• Get in Touch! Team

The Reality of Getting Back to "Normal"

{By Hannah Nguyen}

In a time when our daily lives have changed dramatically to accommodate current events, we can only dream of having things get back to “normal.”

Although that feeling comes from an innocent place, it distracts us from reality. 

Upon entering quarantine, there was a feeling of uncertainty. What’s next? What can we do now? When will this all be over?

[Image of Question Mark]

In the beginning, we were scrambling to find things to do. We binge-watched shows on Netflix, found new hobbies, and got lost in the Tik Tok rabbit hole. That became our new normal—attempting to find ways to satisfy our extreme boredom. At the time, we thought it was going to be temporary; we thought things were going to get back to how they were before we entered quarantine. The stay-at-home order was later extended, and by that point, we were left feeling uncertain yet again.

After well over a month, we began to lose our minds. At-home haircuts, movie nights, and DIY arts and crafts no longer satisfied us. People began to criticize their local leaders for getting in the way of their daily lives. Then, the protests began. People were furious because their desire for a “normal” life grew rapidly. They couldn’t accept what their routines had come to.

Towards the end of May, cases of police brutality and hate crimes against the Black community began to make their way back on news and social media headlines. Throughout the early months of quarantine, there were few cases that were able to rally enough attention; however, it wasn’t until the cases involving George Floyd, Breonna Taylor, and Ahmaud Arbery where the Black Lives Matter movement made its presence out in the streets and in our social media bubble again.

[Image of Phone & Social Media Applications]

Social media was filled with activism posts in solidarity with the Black community. New and old cases were gaining attention. People were educating their followers and their loved ones at home on the issue of racism; documentaries, books, YouTube videos, social media threads, and articles were shared. Silence was no longer an option.

On the other hand, there were individuals who chose not to support the cause, emphasizing that it was an attack against the “good apples” and white people.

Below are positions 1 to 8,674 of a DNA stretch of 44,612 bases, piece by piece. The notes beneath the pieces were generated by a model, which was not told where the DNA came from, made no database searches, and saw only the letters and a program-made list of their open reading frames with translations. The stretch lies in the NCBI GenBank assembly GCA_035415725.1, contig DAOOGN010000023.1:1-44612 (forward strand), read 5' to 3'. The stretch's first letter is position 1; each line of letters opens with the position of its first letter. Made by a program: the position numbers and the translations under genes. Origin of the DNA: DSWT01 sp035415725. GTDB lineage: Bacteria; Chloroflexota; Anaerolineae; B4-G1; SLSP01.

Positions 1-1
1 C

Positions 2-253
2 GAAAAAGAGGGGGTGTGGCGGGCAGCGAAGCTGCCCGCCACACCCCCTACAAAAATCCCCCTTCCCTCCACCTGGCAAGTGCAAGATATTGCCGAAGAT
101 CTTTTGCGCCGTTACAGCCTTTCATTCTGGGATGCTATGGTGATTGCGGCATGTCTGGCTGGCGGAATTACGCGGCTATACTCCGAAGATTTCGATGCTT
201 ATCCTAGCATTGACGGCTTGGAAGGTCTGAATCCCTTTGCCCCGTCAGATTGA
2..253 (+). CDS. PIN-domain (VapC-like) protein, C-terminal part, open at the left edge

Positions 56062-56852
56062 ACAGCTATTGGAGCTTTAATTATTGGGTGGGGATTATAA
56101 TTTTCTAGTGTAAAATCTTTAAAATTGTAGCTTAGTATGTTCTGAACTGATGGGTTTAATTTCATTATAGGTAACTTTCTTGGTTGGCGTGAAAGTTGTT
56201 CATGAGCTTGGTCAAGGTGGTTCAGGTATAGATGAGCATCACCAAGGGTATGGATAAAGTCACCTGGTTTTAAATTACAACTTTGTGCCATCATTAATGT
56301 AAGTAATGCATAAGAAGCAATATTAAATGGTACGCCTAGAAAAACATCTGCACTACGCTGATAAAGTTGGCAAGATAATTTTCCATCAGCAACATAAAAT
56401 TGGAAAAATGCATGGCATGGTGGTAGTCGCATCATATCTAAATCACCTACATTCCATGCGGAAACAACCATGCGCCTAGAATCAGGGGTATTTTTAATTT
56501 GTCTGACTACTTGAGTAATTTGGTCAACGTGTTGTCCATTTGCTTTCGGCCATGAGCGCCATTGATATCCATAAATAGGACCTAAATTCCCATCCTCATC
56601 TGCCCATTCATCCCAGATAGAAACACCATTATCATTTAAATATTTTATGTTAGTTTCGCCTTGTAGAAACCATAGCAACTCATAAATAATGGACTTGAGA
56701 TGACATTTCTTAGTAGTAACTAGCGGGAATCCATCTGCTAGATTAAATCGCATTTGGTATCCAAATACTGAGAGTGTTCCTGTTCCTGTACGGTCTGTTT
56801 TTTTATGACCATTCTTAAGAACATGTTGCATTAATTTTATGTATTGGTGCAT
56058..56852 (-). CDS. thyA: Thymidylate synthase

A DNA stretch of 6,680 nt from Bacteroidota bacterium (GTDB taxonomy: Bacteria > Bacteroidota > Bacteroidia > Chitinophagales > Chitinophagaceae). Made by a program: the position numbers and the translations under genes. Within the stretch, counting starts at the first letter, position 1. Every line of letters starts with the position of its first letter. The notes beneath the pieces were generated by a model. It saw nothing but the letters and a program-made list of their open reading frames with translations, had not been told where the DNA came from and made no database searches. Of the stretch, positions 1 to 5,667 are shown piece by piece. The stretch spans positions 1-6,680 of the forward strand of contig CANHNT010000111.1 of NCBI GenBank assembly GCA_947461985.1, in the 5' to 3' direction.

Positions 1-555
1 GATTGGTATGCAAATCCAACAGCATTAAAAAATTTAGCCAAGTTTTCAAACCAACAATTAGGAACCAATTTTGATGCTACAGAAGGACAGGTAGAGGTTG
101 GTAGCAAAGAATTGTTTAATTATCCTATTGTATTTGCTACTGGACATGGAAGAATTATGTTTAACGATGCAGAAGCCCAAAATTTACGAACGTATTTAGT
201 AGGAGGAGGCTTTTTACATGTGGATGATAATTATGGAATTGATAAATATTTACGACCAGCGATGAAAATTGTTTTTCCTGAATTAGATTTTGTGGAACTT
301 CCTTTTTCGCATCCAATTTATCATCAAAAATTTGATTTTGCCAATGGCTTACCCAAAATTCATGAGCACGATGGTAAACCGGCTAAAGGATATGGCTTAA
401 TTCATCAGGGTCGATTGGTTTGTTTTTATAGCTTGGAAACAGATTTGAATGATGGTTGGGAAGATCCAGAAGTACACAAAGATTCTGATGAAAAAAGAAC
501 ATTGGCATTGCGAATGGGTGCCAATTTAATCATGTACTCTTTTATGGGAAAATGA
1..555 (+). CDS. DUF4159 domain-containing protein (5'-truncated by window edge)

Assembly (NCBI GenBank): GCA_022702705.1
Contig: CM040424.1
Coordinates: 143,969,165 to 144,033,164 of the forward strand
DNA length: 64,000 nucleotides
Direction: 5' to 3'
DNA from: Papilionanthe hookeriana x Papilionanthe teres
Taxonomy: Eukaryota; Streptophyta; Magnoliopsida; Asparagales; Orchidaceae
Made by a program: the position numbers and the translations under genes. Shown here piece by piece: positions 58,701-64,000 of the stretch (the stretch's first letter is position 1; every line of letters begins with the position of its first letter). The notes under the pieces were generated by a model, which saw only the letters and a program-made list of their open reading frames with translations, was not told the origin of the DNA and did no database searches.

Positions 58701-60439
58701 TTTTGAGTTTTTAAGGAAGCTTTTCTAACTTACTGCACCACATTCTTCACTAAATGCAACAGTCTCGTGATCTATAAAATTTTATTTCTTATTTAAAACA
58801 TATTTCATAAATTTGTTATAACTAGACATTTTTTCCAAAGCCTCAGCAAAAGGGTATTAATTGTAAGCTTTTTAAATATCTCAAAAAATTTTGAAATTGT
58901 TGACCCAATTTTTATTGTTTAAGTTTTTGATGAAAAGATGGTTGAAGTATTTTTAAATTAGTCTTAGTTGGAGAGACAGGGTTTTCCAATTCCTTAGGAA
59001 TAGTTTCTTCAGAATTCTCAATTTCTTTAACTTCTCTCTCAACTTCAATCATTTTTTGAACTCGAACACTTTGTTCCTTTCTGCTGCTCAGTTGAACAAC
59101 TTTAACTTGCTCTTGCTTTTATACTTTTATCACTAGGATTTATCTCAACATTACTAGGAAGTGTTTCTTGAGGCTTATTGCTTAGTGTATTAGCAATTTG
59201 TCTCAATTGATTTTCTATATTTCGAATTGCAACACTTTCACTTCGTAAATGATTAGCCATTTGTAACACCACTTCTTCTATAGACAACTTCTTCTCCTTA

The race war prevailed. Daily protests occurred. Hate crimes were not just increasing, but they were also being filmed and broadcasted for the world to see. In a time when it felt like there was an increase of community and solidarity, there were still traces of hate and separation.

[Image of Protest Sign that says "Justice for Breonna Taylor"]

Then, in a matter of a few weeks, social media began to go back to “normal.” People were heading off to the beach and hanging out with their friends and family and it was all showcased on social media. The algorithm went back to how it was before. Activism posts went down. It was like nothing happened.

In the midst of everything slowly dying down, news about Yemen and crises going on in the world then went around social media. Posts went up to give light to the situation, and donations were made, but the Internet quickly went back to selfies and beach photos yet again. 

As we are entering a new phase where things seem to be getting back to their prior state, we must remind ourselves that we cannot escape from what we learned and dealt with or the things that are out of our control. We can never get back to how life was originally. We can’t disregard what is happening around us whether or not we realize it’s even occurring. 

Having to wear masks everyday or maintaining our social distance or knowing that there is still a battle for basic human rights happening is our new “normal.” We got back our past routines, but it came with a twist. The hope for a “normal” life was a distraction from the things we refused to face.

[Image of Sign that says "Turning Point"]

The definition of “normal” is often misconstrued. “Normal” isn’t always what remains standard or typical. It stays consistent throughout a certain amount of time until it gets challenged and things must change. 

Although it may feel like we’re entering our usual state again, I stress that everything that had to happen where we were forced to be uncomfortable was the challenge we had to face in order to prepare us for our new “normal.” The truth is that even though we get to distract ourselves by doing some of the things we previously took for granted, reality will continue to have its presence in the back of our minds. As you continue to post pictures of your trips to the shore, I shall remind you that the things you choose to ignore will not go away on its own. Soon, a new and more difficult challenge will arise, but by that point, you’ll be forced to face it and that’ll be your new “normal.”

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